Bay Journal

March 2008 - Volume 18 - Number 1

Bill for upgrades at PA water plants creates sticker shock

Anyone in Williamsport, PA, who didn't know they lived in the Chesapeake Bay watershed is getting an education.

Rate payers of the Williamsport Sanitary Authority, which serves about 50,000 people, could see their quarterly water and sewer bills jump from $60 to $190.

The reason: Two treatment plants that serve the area are facing upgrades estimated to cost $150 million. More than half of the expense is for nutrient reduction improvements to help clean up the Chesapeake Bay, nearly 200 miles downstream from the West Branch Susquehanna community. ...

Study links agriculture to increase of intersex fish in Potomac basin

Scientists have been perplexed for years as to why large numbers of male smallmouth bass in the Potomac River basin contain immature egg cells, but they offer some clues in a recent journal article.

Results published in the Journal of Aquatic Animal Health suggest that the high rate of “intersex” characteristics in smallmouth bass from the Shenandoah River and the South Branch of the Potomac appears to be linked to areas with large human populations or intense agricultural operations. ...

Farm Bill, upgrade at Blue Plains plant top list of Bay Commission priorities

Passing a new Farm Bill and funding the upgrade to the District of Columbia's Blue Plains Wastewater Treatment Plant tops the list of federal priorities in a new report from the Chesapeake Bay Commission.

The commission, an advisory panel that represents the legislatures of Maryland, Virginia and Pennsylvania, in February issued a "Congressional Agenda" outlining what it believes to be the most important Bay-related actions Congress can pursue between now and 2010.

The commission urges final action on the Farm Bill-something that could happen as early as this month-and asks that the legislation maintain provisions that would steer tens of millions of additional dollars annually to the Bay watershed to help farmers install conservation practices that would reduce runoff. ...

Tight budgets taking bite out of ability to restore Chesapeake

For years, anglers have complained about skinny striped bass in the Bay, claiming rockfish couldn't find enough to eat because too many menhaden-their main food-were being taken out of the Bay.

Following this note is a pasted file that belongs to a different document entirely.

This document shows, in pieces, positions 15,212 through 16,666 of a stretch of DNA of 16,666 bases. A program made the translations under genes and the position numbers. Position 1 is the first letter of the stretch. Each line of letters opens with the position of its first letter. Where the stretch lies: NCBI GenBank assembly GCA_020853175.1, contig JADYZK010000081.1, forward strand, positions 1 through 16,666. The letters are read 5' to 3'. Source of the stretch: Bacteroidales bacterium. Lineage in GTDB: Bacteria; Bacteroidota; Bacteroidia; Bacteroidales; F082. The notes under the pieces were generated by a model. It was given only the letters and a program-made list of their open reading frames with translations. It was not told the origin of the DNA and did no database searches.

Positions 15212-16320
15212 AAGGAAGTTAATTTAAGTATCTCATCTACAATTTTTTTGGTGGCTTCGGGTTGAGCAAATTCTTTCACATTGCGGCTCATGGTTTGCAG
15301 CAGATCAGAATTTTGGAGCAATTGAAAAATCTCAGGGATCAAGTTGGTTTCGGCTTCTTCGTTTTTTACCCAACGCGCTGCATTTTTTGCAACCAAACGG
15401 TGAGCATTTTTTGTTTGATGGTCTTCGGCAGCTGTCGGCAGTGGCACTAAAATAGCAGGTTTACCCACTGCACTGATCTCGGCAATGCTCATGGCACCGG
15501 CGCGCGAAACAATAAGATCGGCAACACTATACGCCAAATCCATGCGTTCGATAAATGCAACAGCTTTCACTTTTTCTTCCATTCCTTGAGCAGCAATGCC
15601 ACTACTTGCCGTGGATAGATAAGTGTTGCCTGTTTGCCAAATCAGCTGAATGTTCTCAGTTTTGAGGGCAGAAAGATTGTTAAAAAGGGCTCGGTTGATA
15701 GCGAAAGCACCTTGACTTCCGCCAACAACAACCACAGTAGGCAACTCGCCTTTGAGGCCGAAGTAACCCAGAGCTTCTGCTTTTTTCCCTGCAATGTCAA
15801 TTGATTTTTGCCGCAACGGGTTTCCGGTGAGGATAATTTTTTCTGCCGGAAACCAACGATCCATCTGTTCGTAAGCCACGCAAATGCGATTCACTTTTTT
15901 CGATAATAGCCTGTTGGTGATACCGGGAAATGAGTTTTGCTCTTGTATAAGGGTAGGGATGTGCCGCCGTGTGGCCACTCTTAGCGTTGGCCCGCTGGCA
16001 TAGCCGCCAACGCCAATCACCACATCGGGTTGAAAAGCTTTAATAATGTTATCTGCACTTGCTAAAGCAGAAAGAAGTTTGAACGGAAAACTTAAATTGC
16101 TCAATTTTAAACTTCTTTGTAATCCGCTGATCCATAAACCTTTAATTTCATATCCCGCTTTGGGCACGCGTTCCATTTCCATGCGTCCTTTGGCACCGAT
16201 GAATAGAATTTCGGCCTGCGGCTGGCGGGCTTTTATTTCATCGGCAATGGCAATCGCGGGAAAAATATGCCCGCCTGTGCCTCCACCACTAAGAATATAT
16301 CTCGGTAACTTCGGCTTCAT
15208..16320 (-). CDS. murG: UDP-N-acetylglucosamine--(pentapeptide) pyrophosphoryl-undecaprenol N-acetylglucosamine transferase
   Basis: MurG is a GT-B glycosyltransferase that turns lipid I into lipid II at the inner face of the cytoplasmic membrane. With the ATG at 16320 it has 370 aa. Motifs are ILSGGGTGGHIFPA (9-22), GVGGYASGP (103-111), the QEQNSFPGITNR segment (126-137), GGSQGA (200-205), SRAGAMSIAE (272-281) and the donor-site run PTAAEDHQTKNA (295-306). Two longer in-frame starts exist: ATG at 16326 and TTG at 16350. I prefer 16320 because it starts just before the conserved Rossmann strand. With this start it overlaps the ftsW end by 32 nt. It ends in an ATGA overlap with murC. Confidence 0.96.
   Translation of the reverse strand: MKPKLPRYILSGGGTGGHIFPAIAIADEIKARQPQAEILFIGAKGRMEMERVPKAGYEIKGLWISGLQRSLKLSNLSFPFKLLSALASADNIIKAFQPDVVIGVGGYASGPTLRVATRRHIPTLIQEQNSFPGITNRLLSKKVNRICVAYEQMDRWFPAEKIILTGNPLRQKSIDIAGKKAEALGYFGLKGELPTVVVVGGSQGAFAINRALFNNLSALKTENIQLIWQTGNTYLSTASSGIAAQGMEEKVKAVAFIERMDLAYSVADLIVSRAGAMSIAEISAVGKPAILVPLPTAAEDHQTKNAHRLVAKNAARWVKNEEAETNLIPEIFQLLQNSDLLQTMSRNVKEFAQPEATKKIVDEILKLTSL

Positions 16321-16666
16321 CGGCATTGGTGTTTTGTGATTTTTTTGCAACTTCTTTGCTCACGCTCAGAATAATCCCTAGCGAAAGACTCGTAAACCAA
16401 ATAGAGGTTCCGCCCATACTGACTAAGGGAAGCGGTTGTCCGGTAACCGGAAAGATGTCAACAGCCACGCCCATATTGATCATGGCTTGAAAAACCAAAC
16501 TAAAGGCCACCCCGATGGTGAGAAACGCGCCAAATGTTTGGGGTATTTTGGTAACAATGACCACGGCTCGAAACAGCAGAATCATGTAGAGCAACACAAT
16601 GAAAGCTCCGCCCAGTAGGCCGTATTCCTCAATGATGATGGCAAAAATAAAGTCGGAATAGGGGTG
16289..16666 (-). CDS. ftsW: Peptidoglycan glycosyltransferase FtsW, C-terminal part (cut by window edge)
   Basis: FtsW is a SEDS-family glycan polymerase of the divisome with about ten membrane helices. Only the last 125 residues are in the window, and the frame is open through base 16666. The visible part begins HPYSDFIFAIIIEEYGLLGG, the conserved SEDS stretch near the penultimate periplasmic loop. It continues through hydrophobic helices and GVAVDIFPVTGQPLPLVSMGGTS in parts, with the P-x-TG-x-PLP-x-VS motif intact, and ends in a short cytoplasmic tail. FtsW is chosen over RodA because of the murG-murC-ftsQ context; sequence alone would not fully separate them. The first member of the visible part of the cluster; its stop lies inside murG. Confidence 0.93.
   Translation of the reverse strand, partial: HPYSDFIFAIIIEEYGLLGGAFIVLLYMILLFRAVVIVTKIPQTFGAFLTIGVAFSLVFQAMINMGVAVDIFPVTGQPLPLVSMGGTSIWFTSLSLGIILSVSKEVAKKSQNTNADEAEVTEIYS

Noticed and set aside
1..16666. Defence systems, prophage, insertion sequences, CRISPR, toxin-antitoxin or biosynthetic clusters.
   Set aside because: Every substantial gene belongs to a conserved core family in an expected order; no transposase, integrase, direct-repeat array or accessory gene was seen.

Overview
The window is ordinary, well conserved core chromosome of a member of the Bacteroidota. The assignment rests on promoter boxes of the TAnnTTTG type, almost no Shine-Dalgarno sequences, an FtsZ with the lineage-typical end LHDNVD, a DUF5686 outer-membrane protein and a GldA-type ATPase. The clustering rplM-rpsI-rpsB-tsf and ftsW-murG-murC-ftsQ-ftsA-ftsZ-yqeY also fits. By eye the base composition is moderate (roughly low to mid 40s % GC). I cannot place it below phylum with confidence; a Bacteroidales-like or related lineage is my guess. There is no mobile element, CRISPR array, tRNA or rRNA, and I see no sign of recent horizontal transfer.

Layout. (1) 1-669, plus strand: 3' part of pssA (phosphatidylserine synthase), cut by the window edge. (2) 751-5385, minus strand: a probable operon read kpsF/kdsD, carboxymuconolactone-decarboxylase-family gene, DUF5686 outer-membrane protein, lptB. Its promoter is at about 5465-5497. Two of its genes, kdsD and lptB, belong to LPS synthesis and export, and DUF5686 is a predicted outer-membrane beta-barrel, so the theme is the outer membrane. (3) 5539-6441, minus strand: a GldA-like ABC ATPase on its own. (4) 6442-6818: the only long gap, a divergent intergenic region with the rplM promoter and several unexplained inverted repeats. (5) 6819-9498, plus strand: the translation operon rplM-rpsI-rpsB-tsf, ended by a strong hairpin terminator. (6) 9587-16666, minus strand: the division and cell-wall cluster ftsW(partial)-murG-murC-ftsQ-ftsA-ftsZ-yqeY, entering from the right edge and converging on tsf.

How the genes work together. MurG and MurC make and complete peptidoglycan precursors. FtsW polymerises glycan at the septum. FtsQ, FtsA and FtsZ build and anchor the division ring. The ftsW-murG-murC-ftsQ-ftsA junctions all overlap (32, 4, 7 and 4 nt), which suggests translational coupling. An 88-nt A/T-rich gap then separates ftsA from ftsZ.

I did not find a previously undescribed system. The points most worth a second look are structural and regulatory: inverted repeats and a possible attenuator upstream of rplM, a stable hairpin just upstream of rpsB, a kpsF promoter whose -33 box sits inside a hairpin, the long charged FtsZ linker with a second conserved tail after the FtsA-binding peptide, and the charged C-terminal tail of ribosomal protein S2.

But a budget bite will likely slow research trying to understand whether the Bay menhaden are suffering "localized depletion"-or management action is needed.

The main source of funding for the research fell victim to budget cuts approved by Congress and the Bush administration this year.

It wasn't alone. Programs aimed at finding ways to restore eelgrass beds, one of the Bay's most important and imperiled species-were also hit. ...

Scientists set target of 200 million adults for blue crab population

As harvest results from 2007 provide the latest evidence that the Chesapeake contains far too few blue crabs, scientists are offering their best guess as to how many should be in the Bay.

About 200 million adults.

That's a figure the Chesapeake Bay Stock Assessment Committee, a group of scientists and fishery managers, recently recommended as a interim Baywide management target.

The figure is based on a historical analysis of crab abundances that were associated with improved reproduction and healthy harvests in the Chesapeake. ...

Setting The Story Straight

The name of John Smith has passed through four centuries of history as one of the Chesapeake's most famous adventurers.

As a leader at the Jamestown settlement, Smith explored and mapped the Bay and its rivers. He interacted with many native people along the way and later created a starring role for himself in the Pocahontas story. He has been featured in books and movies. The anniversary of his travels in 1607 and 1608 has spawned high-profile events across the Bay region and launched the start of a national historic water trail in his name. ...

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